Across the Atlantic in 1849, Ignac Einhorn a former Yeshiva student of Nitra was appointed the very first Modern European Jewish Chaplain serving under General György Klapka at the Komárom fortress until its surrender. Eventually he became Secretary of Agriculture, the highest-ranking Jew in the Hungarian civil service for half a century.

During World War I, more than 300,000 Jews fought for their beloved Emperor Franz Josef, among them my Great Grandfather Antal Iczkovics from Kisvarda. According to Hungarian historian Akos Biro, a total of 96 Field Rabbis served the Austro-Hungarian Armed Forces during the Great War. The 11th Honved Infantry Regiment from Munkacs even pressed a shohet (butcher) into service. Dr. Lemberger, a civilian rabbi in Pozsony- Szentgyörgy, became one of the most decorated field rabbis of the Royal Hungarian Honvédség serving in some of the bloodiest battles of Galicia.

Just a few months after the sinking of the USAT Dorchester – in October 1944, not far from the front line, NBC broadcast the service of American Jewish Chaplain Rabbi Sidney Lefkowitz, which was heralded as the first Jewish service in Germany since Hitler. On the ruins of the Aachen synagogue, soldiers from the American First Infantry sang Ain Kelokanu and Yigdal. Rabbi Lefkowitz wrote about three Polish Jewish boys he discovered in the Nordhausen hospital: “The Chaplain’s insignia with its Tablets of the Law and Mogen David attracted their attention. Bewildered, they asked if I wore the Star of David because of desire or through compulsion, whether it was a sign of disgrace or pride. A bit incredulous they were when I described our position in the army and America.”

In the late 1990s, David Fox-Brenton, the nephew of Chaplain George Fox and Rosalie Goode Fried, daughter of Chaplain Alexander Goode, set up the Immortal Chaplains Foundation to award those who help others at their own risk. Recipients have included Charles David, an African American Coast Guardsman from the Comanche who died of pneumonia after repeatedly jumping into the freezing waters to rescue Dorchester survivors; Omri Abdel Al-Jada, a young Palestinian man who died while saving a Jewish child from drowning in Kinneret (the Sea of Galilee); and the villagers of Le Chambon, France, who saved 5,000 Jews from the Nazis. Rosalie Goode Fried passed away in 1999. David Fox-Brenton passed away in 2013.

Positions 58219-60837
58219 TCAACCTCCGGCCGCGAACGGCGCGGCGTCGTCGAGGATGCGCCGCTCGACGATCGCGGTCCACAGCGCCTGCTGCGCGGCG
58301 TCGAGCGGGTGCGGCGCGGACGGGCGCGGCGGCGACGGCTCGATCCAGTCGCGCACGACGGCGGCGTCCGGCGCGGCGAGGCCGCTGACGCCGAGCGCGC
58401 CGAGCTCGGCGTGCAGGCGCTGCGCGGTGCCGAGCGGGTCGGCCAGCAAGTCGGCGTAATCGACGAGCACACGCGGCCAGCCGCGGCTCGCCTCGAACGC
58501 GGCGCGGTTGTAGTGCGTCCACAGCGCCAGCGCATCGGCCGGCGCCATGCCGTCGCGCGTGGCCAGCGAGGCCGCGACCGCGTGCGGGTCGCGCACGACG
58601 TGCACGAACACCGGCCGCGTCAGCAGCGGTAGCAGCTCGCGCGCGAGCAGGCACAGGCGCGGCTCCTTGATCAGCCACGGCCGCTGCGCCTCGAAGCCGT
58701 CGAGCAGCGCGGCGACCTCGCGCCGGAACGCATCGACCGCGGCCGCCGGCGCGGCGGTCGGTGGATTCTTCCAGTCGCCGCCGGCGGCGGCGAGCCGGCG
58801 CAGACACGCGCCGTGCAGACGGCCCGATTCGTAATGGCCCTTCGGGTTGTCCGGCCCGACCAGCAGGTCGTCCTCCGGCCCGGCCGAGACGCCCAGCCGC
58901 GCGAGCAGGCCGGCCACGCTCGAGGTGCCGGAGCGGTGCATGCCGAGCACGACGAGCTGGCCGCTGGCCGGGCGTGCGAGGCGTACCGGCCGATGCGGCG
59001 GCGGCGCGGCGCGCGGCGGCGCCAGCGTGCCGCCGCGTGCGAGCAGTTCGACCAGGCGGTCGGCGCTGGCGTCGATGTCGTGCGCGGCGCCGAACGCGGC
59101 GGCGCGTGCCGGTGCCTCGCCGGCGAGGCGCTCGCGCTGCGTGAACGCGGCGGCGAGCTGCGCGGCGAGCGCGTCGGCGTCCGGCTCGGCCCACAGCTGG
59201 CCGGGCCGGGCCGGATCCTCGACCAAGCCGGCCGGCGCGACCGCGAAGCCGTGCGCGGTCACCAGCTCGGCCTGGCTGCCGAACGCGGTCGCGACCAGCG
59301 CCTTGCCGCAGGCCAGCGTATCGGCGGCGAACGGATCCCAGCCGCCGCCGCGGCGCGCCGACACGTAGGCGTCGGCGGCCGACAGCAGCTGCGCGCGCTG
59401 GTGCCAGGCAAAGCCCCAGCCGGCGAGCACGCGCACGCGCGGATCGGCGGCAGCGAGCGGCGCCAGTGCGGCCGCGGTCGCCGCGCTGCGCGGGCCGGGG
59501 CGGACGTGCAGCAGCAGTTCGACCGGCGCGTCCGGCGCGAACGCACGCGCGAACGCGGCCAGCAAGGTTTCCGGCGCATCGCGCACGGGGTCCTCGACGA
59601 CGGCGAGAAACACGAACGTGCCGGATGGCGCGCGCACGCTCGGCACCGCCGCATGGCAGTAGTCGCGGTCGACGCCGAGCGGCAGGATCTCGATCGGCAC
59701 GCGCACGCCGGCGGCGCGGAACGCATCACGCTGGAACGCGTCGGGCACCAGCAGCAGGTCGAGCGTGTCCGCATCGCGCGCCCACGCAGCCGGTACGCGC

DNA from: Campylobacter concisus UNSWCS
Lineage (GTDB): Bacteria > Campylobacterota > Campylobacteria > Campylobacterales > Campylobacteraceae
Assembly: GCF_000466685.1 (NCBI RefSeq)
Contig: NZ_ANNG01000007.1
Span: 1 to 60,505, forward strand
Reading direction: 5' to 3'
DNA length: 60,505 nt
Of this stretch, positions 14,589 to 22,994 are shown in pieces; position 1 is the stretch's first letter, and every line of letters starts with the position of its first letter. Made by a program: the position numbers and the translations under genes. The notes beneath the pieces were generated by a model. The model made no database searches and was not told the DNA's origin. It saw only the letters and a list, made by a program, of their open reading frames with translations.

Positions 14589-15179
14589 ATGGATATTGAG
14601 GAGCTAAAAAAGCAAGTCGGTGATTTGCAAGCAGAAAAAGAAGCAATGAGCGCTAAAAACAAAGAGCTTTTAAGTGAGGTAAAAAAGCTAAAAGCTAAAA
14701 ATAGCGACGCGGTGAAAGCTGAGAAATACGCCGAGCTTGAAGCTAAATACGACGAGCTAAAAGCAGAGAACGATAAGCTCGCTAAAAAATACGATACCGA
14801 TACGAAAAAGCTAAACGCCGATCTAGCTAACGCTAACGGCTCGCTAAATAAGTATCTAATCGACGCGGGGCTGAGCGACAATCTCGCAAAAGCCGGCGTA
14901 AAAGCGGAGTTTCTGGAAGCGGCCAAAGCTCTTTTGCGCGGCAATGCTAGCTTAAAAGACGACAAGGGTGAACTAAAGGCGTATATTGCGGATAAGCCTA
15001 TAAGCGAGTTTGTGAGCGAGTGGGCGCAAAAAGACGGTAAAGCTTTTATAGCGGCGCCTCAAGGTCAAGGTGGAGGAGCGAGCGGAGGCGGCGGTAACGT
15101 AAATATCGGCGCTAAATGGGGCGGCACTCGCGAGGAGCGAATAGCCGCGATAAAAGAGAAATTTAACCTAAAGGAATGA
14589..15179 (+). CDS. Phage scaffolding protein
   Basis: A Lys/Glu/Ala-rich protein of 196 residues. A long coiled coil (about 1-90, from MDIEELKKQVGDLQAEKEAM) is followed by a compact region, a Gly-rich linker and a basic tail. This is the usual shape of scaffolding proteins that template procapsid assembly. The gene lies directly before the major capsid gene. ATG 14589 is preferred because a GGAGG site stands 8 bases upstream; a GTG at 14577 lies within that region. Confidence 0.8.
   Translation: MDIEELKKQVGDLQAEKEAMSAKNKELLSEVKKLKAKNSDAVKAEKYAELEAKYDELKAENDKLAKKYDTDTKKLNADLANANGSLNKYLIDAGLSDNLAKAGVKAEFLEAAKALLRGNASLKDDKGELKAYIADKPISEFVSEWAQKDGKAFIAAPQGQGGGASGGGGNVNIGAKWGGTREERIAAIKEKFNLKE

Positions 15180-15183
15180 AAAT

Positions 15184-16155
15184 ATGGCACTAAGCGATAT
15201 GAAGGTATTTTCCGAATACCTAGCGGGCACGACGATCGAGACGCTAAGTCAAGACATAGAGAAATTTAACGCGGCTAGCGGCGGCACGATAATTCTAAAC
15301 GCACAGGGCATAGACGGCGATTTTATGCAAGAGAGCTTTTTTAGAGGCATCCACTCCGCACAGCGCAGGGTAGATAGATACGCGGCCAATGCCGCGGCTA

Preserving the legacy of the Immortal Chaplains is now incumbent upon us. This February 3rd on Four Chaplains Day, take a moment to honor their memory and to say thank you to our rabbis in uniform.

Share this Story: Share On Facebook Share On Twitter Email This Article

Let your voice be heard!

Join the Algemeiner
  • Katya Valevich

    Well done Kalman, laying out the interrelationship between faith, fear, foreign policy, and honoring those who act selflessly at their own risk. Taking Shakespeare’s words on fear: “For there is nothing either good or bad, but thinking makes it so.”

  • LTC George Heart, Ret.

    Great article. Also missing are the Jewish Chaplains serving in the German, French and American armies during World War One.

  • An inspiring article for this day of Remembrance. The Agemeiner has strong ties to England, so I’m surprised there is little mention of the British chaplancy or the exceptionally high percentage of Anglo-Jews who served King and Empire in the forces in the two World Wars.

    • Thanks, Joseph. My great-grandfather was one of those people– A Rabbi and a British Chaplain who served in various locations during the ‘Great War’. Granted, the article isn’t about that, but since you brought it up… My grandfather speaks very proudly of him.

    • Carl Berg

      Interfaith in Action…inspiring reading indeed. Happy to learn about the selfless actions of fellow Jewish and Christian chaplains, setting an example for us and future generations. Thanks Mr. Sporn for drawing this to our attention.

Algemeiner.com